An international, multi-site clinical trial testing the safety and efficacy of focused ultrasound to treat dyskinesia in Parkinson’s disease (PD) has enrolled its first patient.
The Michael J. Fox Foundation and the Focused Ultrasound Foundation are funding the study of using focused ultrasound — a non-invasive technology — to ablate a small volume of the globus pallidus region of the brain to reduce dyskinesia. While the procedure requires no surgery and is more easily tolerated than alternatives such as deep brain stimulation, it is irreversible.
“Focused ultrasound to treat dyskinesia may be a great improvement in the treatment options offered to Parkinson’s patients,” said Neal Kassell, MD, chairman of the Focused Ultrasound Foundation. “However, since the procedure cannot be reversed, if our studies are successful, we recommend that patients discuss and consider this option thoroughly with their physicians and loved ones.”
Long-term use of levodopa (the gold standard medication for PD motor symptoms) can lead to involuntary movements called dyskinesias. By destroying abnormal cells in the globus pallidus, which regulates movement, researchers hope to drastically lessen or eliminate dyskinesia in patients who suffer from this side effect.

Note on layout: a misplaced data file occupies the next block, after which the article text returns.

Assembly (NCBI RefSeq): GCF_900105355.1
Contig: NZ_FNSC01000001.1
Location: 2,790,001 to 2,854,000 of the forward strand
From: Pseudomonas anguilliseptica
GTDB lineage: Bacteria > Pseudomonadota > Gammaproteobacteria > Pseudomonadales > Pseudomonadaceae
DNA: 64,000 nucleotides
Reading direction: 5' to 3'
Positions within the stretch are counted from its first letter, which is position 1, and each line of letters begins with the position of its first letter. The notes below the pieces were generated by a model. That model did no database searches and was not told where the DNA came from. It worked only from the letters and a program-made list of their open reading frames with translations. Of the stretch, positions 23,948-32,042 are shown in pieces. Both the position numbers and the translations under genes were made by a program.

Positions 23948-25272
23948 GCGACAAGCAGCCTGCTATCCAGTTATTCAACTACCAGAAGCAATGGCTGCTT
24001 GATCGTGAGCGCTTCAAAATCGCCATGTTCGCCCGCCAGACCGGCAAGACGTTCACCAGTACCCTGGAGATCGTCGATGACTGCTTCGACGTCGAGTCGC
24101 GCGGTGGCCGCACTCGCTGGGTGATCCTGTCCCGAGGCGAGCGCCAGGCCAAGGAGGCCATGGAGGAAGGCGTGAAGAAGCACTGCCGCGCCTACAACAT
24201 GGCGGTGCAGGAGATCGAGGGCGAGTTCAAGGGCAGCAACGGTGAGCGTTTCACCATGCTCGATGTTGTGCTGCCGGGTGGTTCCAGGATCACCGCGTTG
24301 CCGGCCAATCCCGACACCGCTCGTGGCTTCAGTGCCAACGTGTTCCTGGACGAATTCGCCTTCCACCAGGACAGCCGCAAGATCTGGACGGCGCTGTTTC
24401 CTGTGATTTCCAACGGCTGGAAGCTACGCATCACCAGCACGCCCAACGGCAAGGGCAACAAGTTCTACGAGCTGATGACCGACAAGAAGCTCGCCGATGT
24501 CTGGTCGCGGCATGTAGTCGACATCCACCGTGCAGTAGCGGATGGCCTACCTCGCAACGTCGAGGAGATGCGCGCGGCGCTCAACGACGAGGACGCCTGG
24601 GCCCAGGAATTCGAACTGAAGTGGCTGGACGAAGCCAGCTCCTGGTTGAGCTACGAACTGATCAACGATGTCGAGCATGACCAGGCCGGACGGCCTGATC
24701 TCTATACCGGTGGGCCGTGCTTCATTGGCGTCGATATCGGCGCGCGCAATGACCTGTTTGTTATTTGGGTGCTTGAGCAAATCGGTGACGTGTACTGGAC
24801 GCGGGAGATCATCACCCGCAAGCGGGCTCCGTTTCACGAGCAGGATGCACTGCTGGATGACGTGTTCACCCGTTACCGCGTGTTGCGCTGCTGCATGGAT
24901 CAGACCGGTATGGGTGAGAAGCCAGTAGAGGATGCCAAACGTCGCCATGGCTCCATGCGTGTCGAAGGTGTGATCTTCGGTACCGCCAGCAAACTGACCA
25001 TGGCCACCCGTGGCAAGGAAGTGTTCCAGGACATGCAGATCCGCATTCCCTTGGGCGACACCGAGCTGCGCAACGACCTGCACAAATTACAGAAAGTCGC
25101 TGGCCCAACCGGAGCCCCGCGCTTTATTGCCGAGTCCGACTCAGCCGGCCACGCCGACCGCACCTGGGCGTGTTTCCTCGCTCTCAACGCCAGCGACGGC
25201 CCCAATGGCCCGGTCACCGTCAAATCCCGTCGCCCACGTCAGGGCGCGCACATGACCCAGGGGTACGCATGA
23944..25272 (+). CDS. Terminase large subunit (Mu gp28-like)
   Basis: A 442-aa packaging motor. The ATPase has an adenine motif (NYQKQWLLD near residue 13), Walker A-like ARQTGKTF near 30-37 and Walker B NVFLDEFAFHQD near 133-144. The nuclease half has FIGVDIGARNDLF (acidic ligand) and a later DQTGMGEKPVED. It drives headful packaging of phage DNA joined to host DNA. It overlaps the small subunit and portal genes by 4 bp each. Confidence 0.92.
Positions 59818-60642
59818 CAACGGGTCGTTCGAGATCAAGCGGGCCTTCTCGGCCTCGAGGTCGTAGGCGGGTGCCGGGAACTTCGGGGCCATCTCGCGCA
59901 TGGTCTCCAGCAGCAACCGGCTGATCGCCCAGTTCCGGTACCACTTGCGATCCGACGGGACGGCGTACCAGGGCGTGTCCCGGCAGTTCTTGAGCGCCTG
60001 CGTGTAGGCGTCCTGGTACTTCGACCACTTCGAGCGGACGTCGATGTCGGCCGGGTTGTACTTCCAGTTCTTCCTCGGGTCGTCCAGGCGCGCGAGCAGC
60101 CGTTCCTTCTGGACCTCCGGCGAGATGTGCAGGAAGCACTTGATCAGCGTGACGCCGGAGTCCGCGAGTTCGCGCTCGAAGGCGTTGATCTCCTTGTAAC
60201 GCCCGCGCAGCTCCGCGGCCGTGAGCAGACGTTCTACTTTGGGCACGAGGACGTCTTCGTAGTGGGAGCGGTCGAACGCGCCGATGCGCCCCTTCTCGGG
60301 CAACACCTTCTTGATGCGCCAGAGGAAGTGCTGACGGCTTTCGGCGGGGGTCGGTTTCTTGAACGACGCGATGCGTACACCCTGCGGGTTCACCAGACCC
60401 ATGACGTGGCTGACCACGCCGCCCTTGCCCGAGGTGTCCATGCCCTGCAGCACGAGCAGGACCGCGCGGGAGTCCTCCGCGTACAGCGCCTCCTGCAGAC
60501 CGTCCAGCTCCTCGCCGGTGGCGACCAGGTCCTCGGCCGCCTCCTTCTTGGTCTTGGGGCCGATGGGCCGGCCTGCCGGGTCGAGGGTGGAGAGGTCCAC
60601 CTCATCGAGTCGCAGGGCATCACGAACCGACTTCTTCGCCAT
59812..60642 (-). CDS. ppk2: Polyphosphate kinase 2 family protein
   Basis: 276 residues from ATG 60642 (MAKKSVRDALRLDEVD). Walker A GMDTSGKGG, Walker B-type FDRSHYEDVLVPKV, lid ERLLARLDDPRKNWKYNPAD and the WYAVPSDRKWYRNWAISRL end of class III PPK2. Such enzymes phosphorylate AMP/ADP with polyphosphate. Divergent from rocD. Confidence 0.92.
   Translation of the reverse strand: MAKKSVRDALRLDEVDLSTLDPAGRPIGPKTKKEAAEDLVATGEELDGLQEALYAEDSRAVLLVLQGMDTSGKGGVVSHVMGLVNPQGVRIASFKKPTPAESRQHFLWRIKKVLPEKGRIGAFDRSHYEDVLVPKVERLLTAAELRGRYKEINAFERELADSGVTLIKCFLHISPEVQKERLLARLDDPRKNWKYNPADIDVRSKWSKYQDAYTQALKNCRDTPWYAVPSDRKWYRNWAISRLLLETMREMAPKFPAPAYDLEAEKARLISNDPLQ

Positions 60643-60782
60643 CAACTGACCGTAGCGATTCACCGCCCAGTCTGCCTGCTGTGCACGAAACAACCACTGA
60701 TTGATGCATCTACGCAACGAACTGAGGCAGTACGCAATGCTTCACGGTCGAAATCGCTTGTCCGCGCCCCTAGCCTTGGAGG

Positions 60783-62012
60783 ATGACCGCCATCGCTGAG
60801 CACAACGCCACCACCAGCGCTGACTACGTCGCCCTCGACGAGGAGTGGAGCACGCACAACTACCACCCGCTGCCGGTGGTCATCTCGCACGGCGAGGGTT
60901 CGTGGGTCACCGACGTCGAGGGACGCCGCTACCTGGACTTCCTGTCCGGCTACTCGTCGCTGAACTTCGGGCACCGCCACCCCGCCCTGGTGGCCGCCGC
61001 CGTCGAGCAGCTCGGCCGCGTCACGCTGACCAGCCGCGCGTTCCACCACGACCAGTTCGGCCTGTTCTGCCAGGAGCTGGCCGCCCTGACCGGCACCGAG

A total of 20 Parkinson’s patients with dyskinesia will be enrolled and treated, divided over three international sites. Researchers will use magnetic resonance imaging (MRI) technology to focus multiple intersecting beams of ultrasound energy with high precision and accuracy on target cells in the brain. The energy will heat and destroy the abnormal cells without harming adjacent tissue.
The first patient was enrolled at Yonsei University Severance Hospital in Seoul, Korea, and the study hopes to enroll patients at other clinical sites yet to be determined in the United States and/or Canada.
“We were able to carefully target the treatment, and the patient’s symptoms and condition improved during the procedure without serious side effects,” said Jin Woo Chang, MD, PhD, who performed the procedure. “We will continue to monitor the patient to assess the durability of the treatment benefits.”